Despite the skill and best intentions of engineers, it seems that an immutable law of software development is that technical debt accumulates until it becomes too much to bear and we have to carve out time for a big refactoring.
We’ve begrudgingly accepted this as part of the software development lifecycle. Is it simply down to a lack of discipline?
I used to think so. Then I met Gareth Visagie, Chief Architect at Snyk.io, who hit me with:
Ownership is a leading indicator of engineering health.
He’s not alone. I’ve been lucky enough to meet some of the best engineers in the world as part of Stepsize’s daily work. When discussing how technical debt is created with top engineers from the likes of Skyscanner, Spotify, Palantir, etc., the same theme came up consistently: ownership.
Recent academic research has shown that code ownership can actually be measured from Git commit activity. The parts of the codebase that receive contributions from many people accumulate cruft over time, while those receiving contributions from fewer people tend to be in a better state.
Credit: Microsoft research
I can already hear some of you screaming that you don't want just one developer being the only person allowed to touch a piece of code—there are nasty downsides to this. I hear you, and that's not what we're proposing.
There are different types of code ownership, suitable for different situations.
It can be fantastic. It can also spell trouble.
Code is considered absolutely owned when the owner is the only engineer who can modify or approve modifications to it, or when the owner is the only person who modified it in the past. It's not the end of the world, but if the engineer ever got run over by a bus, this part of the codebase will be orphaned. You should have a contingency plan.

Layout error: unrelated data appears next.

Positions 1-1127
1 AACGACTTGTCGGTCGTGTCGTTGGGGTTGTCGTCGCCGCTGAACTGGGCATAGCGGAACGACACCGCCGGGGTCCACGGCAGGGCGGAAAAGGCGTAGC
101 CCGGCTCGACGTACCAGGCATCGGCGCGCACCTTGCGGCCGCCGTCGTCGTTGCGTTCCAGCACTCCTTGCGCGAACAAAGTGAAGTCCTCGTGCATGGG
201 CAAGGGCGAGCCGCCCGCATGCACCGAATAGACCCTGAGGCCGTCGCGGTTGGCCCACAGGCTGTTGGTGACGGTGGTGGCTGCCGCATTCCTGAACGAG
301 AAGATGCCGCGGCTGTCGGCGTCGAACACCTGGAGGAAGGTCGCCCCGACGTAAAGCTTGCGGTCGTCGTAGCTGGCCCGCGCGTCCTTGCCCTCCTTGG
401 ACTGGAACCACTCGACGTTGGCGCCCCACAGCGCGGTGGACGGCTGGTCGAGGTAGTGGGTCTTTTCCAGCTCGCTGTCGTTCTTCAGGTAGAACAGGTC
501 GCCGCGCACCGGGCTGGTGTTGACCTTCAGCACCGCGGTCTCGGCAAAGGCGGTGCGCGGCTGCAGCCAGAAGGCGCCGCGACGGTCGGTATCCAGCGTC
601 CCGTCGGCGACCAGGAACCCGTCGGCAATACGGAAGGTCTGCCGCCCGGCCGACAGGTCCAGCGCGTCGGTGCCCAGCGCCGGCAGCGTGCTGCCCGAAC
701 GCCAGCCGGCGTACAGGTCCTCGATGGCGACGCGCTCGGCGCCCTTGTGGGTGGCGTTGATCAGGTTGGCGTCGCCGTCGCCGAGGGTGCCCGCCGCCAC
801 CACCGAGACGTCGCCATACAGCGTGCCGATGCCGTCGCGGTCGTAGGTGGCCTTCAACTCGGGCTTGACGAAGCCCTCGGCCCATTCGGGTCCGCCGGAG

But there are situations where absolute ownership is acceptable and even recommended. You might want absolute ownership on those ‘if this thing fails we can pack our bags because the business won't be able to pay our salaries or because we're going to prison’ parts of the codebase. In these cases, you may want to consider setting up rules to prevent PR being merged without the approval of the absolute owner.
This means that every engineer is absolutely clear on who they should speak to if they have any questions and that the owner is the best person to review the code.
The code owner is empowered to make decisions relating to code quality and technical debt; they will be held accountable for these decisions using additional supporting metrics such as cohesion and churn (see more in our article about 3 technical debt metrics).
This is the opposite of collaborative ownership and should be avoided in most situations. That being said—and this might be stating the obvious—it's fine if files like package.json don’t have a clear owner. There’s no need to be overzealous.
This is the nasty type of non-ownership, one of the extremes on the code ownership spectrum. It's the one you really don't want. Avoid it at all cost . . . unless it’s code you'll never touch again. But that's pretty rare.
Code is considered orphaned when the main contributor has ceased contributing to the codebase. They may have left the organisation, or moved from coding to management. Either way, you—and your codebase—are in trouble.
But there's a solution for this too. You need to transition the orphaned code to whichever other type of ownership is most appropriate for it. To avoid having any orphaned code in your codebase, make sure that your off-boarding and handover plans include the main owner bringing the new code owners up to speed. Ease them in by automatically assigning them to review pull requests that modify the code. Failing that, you can simply assign code ownership however you see fit.
Whichever method you choose, don't leave orphaned code loitering in your codebase. You never know what might happen when it’s left to its own devices.
Aim for collaborative ownership for the vast majority of the files in your codebase (50%–90% code ownership for any given file), and be more disciplined to increase code ownership and reduce technical debt wherever appropriate.
Like anything that’s worth doing, creating—and sticking to—an engineering culture of code ownership takes time and effort, but it'll pay back in spades. It directly impacts virtually any engineering health KPI you can imagine. Bake it into your culture, and it'll become a giant competitive advantage for the long-term.
Stepsize will help you create a culture of ownership by making the process of managing tech debt simple. Try Stepsize for free!